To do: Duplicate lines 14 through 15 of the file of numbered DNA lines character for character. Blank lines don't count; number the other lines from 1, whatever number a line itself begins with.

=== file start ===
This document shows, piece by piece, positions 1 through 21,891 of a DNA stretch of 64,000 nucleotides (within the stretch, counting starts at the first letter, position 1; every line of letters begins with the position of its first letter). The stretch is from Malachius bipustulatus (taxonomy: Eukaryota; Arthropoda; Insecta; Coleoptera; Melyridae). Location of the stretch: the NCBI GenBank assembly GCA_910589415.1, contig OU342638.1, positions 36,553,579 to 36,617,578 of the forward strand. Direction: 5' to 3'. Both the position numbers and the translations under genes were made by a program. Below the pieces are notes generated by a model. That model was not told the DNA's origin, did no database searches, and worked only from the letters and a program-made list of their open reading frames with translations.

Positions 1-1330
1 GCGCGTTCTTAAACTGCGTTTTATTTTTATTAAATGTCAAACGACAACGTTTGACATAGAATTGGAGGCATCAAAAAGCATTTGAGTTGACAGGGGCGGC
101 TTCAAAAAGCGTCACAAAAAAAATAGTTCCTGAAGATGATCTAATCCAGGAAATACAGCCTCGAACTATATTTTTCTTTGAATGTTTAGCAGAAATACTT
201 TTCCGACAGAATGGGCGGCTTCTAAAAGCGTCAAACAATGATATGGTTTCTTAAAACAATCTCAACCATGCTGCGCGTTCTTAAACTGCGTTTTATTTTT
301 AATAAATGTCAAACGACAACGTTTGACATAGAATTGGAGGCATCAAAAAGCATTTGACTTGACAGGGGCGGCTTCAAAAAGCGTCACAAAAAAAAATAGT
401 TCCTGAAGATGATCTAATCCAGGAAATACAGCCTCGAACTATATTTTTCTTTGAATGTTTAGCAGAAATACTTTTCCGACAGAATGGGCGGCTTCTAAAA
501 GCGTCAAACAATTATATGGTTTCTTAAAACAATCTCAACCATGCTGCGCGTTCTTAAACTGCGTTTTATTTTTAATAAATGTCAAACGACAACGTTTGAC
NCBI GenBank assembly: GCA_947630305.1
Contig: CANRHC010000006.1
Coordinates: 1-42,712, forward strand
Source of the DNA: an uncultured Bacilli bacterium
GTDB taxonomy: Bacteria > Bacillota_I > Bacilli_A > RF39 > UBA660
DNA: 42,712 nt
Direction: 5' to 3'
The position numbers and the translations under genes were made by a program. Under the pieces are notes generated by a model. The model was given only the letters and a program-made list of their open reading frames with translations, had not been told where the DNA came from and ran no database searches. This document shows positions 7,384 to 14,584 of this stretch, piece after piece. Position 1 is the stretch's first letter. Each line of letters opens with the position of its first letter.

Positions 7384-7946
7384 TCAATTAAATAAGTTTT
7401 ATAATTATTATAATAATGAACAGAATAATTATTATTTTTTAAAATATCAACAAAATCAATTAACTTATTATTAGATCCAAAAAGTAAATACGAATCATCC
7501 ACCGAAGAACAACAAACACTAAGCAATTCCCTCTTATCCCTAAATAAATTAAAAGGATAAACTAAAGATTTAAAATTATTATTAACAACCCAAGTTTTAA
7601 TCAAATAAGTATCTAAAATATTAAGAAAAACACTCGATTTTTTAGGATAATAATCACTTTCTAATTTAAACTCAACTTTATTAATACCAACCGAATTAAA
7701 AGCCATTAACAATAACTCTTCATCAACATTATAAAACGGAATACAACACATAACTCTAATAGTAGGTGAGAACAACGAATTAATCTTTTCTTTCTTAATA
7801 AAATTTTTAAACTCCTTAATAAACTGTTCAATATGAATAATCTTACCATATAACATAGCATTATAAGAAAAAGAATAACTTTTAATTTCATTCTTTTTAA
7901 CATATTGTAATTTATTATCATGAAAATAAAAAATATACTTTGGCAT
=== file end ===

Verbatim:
DNA: 42,712 nt
Direction: 5' to 3'